Do your prospects know you’re trying to catch their attention?

I ask this as a result of some of the consultations I’ve been doing recently around delivering your message.

It’s vitally important for you to develop a USP or value proposition which resonates with your target market. That we know.

What is also important is communicating this… which is where the next problem lies.

You see, it’s not just a case of developing a USP then slapping it on every piece of communication you do.

First, you must ensure your prospect is listening or reading or watching. You catch their attention and do this through identifying them.

Fail to do this and your message will be ignored.

Here’s an example:

I’m a company selling an online app called Teabag which helps office workers manage their time better when it comes to making their daily brew.

My USP may be this:

Teabag is the only app to integrate with your email and calendar to work out the optimal time for making your daily cup of tea.

Or something like that.

If I start using this USP cold – such as on my website, through advertising or email marketing – it’s likely not going to resonate… unless the person reading is specifically looking for a tea brewing co-ordination and management solution.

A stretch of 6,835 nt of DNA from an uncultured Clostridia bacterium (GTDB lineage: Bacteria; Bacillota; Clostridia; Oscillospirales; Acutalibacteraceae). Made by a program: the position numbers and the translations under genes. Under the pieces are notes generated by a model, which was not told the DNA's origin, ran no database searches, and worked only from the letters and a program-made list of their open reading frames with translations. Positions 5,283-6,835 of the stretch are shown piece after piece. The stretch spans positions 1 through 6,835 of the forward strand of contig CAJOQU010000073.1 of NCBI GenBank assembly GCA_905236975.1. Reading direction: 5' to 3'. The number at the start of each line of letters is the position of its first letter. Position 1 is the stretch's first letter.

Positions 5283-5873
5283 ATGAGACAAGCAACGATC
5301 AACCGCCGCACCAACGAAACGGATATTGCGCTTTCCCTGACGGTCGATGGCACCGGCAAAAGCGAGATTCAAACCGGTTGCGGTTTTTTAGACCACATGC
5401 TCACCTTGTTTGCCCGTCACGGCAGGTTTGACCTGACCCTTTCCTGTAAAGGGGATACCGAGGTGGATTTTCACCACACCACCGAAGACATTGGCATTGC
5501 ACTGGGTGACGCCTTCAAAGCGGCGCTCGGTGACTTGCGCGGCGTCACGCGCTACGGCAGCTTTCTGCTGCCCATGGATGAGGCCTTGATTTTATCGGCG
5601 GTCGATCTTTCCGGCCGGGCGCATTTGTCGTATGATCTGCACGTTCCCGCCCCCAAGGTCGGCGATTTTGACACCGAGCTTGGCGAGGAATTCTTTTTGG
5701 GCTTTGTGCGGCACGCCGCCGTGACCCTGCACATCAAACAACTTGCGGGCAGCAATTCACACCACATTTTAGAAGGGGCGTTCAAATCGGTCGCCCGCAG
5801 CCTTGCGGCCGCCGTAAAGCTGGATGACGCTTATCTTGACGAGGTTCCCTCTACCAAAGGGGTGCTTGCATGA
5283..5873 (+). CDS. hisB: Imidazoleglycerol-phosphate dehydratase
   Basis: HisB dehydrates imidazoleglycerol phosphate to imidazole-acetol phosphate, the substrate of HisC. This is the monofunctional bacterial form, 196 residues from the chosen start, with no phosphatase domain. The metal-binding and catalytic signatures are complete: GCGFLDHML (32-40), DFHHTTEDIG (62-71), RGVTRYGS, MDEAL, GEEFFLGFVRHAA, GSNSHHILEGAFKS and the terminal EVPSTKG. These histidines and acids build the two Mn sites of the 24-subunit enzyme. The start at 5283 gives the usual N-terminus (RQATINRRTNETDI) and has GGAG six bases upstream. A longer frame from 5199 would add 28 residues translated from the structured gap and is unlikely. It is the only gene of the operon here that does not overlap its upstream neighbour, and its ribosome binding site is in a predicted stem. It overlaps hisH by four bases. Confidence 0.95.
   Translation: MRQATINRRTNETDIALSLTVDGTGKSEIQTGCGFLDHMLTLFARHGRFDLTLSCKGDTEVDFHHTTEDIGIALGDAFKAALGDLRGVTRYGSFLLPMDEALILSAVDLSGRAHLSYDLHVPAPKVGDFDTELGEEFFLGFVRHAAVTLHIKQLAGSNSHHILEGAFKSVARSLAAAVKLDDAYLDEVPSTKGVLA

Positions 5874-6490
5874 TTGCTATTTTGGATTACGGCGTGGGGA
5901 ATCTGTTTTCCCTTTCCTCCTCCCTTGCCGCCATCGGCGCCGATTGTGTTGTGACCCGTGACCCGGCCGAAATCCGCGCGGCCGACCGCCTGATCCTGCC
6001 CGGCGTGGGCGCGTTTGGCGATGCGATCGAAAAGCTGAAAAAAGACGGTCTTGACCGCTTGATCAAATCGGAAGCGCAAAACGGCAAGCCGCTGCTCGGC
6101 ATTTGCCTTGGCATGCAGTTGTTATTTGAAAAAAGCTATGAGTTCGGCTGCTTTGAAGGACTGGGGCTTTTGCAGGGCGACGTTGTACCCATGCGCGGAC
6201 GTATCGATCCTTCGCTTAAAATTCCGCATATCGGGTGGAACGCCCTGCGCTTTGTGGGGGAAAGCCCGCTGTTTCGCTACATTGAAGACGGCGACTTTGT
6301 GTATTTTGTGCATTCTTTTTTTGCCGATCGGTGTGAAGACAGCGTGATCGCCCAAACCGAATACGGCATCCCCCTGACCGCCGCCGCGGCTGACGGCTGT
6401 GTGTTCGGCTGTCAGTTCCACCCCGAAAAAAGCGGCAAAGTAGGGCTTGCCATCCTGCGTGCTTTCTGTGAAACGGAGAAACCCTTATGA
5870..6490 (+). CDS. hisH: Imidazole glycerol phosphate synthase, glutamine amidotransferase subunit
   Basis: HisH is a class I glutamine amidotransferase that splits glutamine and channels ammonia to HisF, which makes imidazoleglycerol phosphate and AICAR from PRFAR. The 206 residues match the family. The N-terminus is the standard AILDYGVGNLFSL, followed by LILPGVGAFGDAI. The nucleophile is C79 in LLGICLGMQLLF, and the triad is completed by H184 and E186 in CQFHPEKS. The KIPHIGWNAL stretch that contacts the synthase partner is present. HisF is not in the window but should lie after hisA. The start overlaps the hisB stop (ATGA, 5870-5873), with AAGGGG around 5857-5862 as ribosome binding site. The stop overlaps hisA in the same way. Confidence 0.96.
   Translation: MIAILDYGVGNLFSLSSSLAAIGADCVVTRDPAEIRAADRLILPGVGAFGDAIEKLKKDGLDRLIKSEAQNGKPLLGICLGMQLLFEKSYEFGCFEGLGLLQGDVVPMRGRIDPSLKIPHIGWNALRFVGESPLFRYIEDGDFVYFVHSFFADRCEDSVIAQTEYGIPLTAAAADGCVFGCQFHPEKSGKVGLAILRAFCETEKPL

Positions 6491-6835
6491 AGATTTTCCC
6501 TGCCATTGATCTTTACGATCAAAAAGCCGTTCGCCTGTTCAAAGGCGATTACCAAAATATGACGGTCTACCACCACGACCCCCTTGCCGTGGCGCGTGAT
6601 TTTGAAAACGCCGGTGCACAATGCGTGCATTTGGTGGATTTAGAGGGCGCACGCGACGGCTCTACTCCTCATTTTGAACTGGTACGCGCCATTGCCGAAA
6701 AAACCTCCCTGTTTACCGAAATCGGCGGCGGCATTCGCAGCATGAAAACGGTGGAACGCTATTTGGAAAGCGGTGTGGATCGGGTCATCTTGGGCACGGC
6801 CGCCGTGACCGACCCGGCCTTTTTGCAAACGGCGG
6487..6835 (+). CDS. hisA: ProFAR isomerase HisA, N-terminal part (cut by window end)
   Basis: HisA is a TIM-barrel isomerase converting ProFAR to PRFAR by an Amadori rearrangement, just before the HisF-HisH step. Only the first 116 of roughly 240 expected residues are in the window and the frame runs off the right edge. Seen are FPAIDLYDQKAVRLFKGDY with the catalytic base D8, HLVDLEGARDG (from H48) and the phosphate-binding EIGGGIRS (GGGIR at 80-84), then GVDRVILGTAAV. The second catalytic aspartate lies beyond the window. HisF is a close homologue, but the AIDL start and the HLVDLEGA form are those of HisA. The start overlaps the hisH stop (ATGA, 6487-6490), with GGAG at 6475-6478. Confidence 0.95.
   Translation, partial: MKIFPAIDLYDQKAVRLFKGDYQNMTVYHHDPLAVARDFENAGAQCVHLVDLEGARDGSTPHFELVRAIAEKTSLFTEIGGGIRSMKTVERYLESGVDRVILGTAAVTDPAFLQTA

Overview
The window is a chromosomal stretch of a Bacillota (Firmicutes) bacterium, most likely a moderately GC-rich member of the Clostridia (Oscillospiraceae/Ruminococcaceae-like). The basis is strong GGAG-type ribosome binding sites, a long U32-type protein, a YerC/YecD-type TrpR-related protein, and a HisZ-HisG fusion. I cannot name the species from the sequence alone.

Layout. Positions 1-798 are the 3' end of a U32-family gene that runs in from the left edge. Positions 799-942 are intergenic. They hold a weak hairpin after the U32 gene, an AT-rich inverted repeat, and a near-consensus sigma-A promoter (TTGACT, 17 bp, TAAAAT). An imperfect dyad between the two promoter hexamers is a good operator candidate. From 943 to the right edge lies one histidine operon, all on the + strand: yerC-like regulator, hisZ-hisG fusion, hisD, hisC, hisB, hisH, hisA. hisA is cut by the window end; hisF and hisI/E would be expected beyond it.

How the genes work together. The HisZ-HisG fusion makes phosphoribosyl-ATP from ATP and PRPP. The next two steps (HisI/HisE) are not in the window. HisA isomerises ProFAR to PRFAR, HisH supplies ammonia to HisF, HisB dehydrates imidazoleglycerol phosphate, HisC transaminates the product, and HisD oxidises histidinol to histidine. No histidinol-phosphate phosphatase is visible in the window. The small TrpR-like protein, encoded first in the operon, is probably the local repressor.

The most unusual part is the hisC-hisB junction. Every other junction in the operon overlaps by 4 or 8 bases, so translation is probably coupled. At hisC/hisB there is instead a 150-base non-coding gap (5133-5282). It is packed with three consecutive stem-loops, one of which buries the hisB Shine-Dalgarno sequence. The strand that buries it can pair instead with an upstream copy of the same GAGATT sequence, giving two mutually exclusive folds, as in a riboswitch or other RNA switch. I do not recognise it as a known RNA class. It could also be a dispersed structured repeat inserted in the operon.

However, if I identify who my ideal prospects are (and, more importantly, what their needs and problems are) I can immediately improve the chances of this happening by bringing this into the messaging:

Don’t let your team take you for a mug… discover who’s next to brew up with the only app to automatically schedule the next round of tea-making into your shared office calendar.


Fed up of playing tea boy (or girl)? Never brew another cup in anger for your work colleagues with the only app to manage tea-based office politics…

See what a difference it makes?

You identify a problem, or in this case an emotion, about something which bugs someone every day and use it to lead into your USP.

Identify first, then deliver your proposition as the solution.


Look at one piece of your marketing. It could be a sales email, direct mail letter, advert or copy from your website.

Does it include:

  • Your USP, and
  • A way of allowing the reader to identify themselves as part of your message?

If you’re missing an identifier, take a few minutes to think about your prospect.

Write down two or three key problems they face every day. Then try to link what their biggest fears and concerns are in a way which would make them read your marketing and immediately sit up and think “hey, are they’re talking about me?”.

That’s the response you want to elicit.

“They’re talking to me…”

Once your prospect jumps this hurdle, delivering the rest of your message is many, many times easier.

Give it a try and let us know how you get on…